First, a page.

Moving to a new house with your pet: a stress-free guide

Moving house with cats, dogs and other pets can be extremely stressful. Find out how to settle pets into a new home and have a smooth move with all your animals.

Updated 29 April 2020  | 4 min read

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Moving to a new house with your pet

Studies have shown moving home to be more stressful than getting married, starting a new job, and even having children. But it can be easy to forget the impact moving home can have on your pets, who rely on routine and familiarity.

So how can you help them adjust to a sudden change in their environment and settle safely in their new home? Here’s a simple guide you can follow at every step of the way.

Key points

  • Just before you move, update your pet’s microchip details, let your pet insurer know and register them with a new vet if you need to
  • Smell is important to pets, so set up a safe space in your new home with their bed and toys
  • It’ll take time for your pet to settle, so try to keep to a familiar routine and be patient with them

Before you move

Moving to a new house involves a lot of admin work – finalising contracts, updating addresses, sorting bills. If you have a beloved pet, it’s important to remember their paperwork too. 

Register with your local vet 

If your new home is a fair distance away, you’ll need to find a new local vet. Register your pet before you move to make sure they're covered for any illnesses or accidents they may encounter at the new place. 

Update microchip details

Make sure their microchip and/or collar is up to date with your new address and contact details. Dogs, for instance, may want to explore their new environment – and with the abundance of open doors involved as you move in, there will be plenty of opportunity for them to sneak out. It’s important that they can find their way back to their new home, should they get lost.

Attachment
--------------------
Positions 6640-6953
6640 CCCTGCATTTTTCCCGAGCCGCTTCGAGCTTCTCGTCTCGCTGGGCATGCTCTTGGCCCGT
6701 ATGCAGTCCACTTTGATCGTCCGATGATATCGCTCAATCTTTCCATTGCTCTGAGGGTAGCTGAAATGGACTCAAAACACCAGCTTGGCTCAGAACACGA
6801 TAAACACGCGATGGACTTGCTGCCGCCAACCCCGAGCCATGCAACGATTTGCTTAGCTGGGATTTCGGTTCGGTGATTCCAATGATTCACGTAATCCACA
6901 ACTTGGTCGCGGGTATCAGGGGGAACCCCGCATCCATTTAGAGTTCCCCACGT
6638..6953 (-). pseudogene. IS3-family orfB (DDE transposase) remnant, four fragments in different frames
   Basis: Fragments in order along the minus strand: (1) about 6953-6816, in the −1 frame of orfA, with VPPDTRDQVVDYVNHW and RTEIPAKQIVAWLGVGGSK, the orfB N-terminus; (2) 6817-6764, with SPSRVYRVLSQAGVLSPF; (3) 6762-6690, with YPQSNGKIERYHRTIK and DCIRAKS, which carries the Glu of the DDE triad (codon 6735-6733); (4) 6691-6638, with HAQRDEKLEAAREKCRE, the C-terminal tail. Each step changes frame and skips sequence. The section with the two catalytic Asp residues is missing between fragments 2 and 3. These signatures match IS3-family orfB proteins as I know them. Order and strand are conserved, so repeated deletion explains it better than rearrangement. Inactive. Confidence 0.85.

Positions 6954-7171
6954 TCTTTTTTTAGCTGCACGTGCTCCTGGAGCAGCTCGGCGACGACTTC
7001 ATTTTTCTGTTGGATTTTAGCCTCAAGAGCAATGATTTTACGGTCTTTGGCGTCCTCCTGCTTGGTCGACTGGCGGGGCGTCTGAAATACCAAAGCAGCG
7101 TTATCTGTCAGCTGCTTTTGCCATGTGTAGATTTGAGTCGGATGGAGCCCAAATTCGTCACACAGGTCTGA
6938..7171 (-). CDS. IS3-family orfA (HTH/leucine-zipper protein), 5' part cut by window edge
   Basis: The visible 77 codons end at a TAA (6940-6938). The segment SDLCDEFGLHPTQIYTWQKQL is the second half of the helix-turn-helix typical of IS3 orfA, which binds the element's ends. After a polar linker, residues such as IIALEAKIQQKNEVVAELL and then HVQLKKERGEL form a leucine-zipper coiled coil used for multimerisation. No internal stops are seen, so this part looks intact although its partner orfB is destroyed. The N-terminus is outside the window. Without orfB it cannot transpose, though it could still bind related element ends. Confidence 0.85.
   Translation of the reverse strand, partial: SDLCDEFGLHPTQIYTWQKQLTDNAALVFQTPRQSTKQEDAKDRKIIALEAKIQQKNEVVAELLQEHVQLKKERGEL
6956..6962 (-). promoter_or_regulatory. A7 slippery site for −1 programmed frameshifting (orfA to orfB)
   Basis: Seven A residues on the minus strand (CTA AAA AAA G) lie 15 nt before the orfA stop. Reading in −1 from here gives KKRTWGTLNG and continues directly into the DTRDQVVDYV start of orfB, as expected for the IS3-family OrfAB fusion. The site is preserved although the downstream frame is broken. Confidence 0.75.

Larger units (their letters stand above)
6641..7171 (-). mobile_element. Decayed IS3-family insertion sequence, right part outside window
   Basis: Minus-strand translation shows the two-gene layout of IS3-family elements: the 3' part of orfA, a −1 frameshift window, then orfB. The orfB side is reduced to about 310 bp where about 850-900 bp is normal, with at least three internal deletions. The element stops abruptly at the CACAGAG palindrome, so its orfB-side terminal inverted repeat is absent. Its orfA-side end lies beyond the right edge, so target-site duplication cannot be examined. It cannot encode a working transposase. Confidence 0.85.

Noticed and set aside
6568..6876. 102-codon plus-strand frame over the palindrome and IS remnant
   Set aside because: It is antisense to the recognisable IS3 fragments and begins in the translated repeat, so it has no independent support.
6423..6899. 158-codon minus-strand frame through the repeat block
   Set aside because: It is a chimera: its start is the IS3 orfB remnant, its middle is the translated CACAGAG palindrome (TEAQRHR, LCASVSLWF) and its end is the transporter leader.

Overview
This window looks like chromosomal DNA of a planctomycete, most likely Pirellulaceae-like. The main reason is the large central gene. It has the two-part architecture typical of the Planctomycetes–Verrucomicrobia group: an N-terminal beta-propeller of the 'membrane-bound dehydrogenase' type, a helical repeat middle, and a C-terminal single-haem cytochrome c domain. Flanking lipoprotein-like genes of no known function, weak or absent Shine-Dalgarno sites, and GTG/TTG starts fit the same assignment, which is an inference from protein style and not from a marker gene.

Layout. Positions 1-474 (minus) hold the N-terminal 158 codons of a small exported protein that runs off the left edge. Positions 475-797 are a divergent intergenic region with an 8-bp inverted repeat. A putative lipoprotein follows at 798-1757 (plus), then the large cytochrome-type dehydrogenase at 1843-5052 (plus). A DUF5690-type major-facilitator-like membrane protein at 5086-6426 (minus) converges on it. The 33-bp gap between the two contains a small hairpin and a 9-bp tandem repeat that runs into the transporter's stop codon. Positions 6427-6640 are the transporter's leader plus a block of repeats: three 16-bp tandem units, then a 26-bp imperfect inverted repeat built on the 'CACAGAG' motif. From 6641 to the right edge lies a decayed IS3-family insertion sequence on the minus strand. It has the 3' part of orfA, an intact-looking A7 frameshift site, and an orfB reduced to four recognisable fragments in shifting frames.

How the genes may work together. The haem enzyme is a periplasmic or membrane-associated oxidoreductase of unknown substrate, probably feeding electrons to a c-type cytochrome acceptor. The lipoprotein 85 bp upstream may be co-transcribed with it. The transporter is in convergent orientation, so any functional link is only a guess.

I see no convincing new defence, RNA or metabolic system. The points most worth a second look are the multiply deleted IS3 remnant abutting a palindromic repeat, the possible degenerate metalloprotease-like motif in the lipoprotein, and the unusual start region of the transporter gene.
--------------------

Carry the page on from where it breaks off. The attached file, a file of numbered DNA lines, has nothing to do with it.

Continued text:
Let your pet insurer know

It’s always upsetting when a pet suffers an illness or injury. Don’t forget to notify your pet insurer of your change of address to make they’re covered before, during and after you move. It’s important to look out for them during a stressful house move.

Seek help from a trusted friend

Try to arrange for a friend or relative to look after your pet on moving day or get them booked into a trusted kennel or cattery. This means you can have the space and time you need to pack and move without having to worry about any undue stress on your pet.

Distractions for your pet

Keep the presence of familiar toys around them while you’re packing and make sure not to wash their bedding until a few weeks after the move so that there is something familiar-smelling in their new home. 


During the move

It’s ideal if your pet can stay with a friend or family member but you might have to consider a trusted boarding kennel/cattery. I If this is the case, make sure your pet is up to date with any vaccinations and flea and worm treatments. 

If there is no option of care for your pet, there are steps you can take to make sure the journey remains as smooth as possible: